-2

I have an oneliner (perl 5 on Windows 7/10):

C:\Windows>perl -e "$x=system('echo c:\users');print $x";

which gives me the expected outputs:

c:\users
0

But if I have this:

C:\Windows>perl -e "$x=system('explorer c:\users');print $x";

this gives me:

256

and opens the folder.

I'm curious why the output is not 0 since the command executed correctly.

Similar question is here but it was not answered. This question here is more concrete. Maybe somebody can answer this specific issue.

UPDATE 1:

(1) I corrected the path from c:\user to c:\users. The former path was wrong and file explorer C:\Users\giordano\Documents was opened. With this correction the correct file folder is openend but still returns 256.

(2) Better coding:

C:\Windows>perl -e "system('explorer c:\users');print $?";
1
  • This perl -e "system('explorer c:\user'); print $?"; gives the same: 256. And folder will be openend.
    – giordano
    Nov 27, 2019 at 18:02

1 Answer 1

4

From the system function docs:

The return value is the exit status of the program as returned by the wait call. To get the actual exit value, shift right by eight (see below).

The same value is set in $? which documents this further:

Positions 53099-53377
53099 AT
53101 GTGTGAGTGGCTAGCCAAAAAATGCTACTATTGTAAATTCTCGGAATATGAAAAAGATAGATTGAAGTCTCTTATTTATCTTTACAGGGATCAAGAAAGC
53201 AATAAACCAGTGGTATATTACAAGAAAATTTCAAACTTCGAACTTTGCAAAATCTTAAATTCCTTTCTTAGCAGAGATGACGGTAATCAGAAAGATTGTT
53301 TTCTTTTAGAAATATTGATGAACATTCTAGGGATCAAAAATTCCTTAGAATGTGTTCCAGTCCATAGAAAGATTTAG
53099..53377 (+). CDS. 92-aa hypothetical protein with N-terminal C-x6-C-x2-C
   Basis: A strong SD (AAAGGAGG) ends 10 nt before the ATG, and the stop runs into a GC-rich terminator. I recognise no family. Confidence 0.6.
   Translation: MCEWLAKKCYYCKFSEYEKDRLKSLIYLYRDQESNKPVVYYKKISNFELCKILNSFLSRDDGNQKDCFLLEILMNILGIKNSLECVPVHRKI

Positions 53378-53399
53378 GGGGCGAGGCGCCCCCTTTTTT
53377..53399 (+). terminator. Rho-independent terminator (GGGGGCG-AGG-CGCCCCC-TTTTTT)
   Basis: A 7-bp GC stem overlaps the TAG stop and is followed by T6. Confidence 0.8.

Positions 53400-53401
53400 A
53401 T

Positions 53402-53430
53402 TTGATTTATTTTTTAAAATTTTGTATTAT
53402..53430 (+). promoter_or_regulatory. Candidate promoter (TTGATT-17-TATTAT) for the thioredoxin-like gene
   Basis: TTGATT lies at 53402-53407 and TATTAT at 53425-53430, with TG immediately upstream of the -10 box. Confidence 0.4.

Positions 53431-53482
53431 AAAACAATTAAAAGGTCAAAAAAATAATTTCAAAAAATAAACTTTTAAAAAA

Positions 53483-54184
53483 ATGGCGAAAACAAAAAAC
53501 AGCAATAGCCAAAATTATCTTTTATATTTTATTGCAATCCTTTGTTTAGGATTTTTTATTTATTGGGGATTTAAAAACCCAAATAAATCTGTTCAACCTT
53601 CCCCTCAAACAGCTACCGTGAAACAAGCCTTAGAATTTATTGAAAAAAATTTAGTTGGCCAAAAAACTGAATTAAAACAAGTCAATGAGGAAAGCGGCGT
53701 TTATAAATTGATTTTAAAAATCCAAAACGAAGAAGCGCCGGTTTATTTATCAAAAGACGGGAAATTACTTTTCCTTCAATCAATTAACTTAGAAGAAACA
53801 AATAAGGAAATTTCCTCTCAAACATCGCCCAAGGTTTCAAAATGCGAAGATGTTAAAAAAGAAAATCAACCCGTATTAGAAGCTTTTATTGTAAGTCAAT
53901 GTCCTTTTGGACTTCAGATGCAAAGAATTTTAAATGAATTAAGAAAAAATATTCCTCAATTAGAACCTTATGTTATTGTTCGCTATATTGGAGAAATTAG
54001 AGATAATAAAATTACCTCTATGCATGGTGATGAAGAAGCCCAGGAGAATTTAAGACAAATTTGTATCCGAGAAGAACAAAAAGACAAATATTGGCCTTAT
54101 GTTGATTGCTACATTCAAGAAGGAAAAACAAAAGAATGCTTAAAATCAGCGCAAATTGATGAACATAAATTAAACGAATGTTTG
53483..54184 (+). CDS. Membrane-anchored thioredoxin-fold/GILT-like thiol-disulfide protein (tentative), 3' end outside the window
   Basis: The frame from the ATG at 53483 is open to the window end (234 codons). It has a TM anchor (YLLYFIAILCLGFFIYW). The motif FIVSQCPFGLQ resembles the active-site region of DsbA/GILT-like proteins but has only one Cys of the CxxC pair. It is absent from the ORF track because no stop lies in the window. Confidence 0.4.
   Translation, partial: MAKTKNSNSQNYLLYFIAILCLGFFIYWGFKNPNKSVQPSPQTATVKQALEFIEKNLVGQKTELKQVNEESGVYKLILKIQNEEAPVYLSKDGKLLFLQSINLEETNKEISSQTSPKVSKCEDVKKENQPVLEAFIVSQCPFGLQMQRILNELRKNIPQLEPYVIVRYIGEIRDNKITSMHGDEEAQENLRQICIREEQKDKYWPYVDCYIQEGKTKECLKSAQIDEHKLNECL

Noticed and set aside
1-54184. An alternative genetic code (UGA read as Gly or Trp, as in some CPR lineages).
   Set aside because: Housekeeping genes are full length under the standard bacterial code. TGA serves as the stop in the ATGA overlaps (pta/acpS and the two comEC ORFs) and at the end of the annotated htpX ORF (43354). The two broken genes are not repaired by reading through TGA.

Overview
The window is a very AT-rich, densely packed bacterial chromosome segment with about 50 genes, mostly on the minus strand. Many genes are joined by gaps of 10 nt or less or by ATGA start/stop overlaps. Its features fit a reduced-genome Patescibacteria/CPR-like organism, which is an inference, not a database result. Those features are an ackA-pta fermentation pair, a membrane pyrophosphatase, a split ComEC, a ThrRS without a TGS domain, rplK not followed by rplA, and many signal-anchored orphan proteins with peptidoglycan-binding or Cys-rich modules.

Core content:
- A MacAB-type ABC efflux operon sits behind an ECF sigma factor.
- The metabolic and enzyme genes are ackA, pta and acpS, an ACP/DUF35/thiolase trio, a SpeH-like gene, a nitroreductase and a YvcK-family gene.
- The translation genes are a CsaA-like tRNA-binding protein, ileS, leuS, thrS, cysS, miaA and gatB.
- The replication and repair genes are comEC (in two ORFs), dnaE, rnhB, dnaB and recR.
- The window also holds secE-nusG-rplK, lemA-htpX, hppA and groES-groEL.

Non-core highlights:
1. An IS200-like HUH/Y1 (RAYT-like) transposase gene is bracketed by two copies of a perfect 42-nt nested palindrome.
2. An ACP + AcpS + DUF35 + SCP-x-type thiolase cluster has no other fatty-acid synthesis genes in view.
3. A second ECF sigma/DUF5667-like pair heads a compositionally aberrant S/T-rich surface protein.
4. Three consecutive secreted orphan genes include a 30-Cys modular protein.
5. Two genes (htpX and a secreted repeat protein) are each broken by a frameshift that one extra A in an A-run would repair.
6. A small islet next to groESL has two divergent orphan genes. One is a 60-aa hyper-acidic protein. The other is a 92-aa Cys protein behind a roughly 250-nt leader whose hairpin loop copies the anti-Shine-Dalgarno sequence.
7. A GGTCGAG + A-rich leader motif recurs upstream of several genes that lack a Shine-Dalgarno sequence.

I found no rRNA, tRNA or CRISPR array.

This is just the 16-bit status word returned by the traditional Unix wait() system call (or else is made up to look like it). Thus, the exit value of the subprocess is really ($? >> 8), and $? & 127 gives which signal, if any, the process died from, and $? & 128 reports whether there was a core dump.

Also note that either can be set to -1 if there was a fork or exec error (in which case the errno is set in $!).

So this means that when executing your second command, it indicated an exit status of 1 (256 >> 8). I don't know what that means in the context of Windows.

4
  • 1
    OK. But why $? is not 0?
    – giordano
    Nov 27, 2019 at 18:06
  • Your command returned a status of 1, I don't know anything about why Windows would do that.
    – Grinnz
    Nov 27, 2019 at 18:08
  • 1
    Interestingly, explorer c:\user followed by echo %errorlevel% --cmd's version of echo $?-- outputs 0.
    – ikegami
    Nov 27, 2019 at 18:34
  • @ikegami This makes it more curious and mysterious.
    – giordano
    Nov 28, 2019 at 7:13

Your Answer

By clicking “Post Your Answer”, you agree to our terms of service, privacy policy and cookie policy

Not the answer you're looking for? Browse other questions tagged or ask your own question.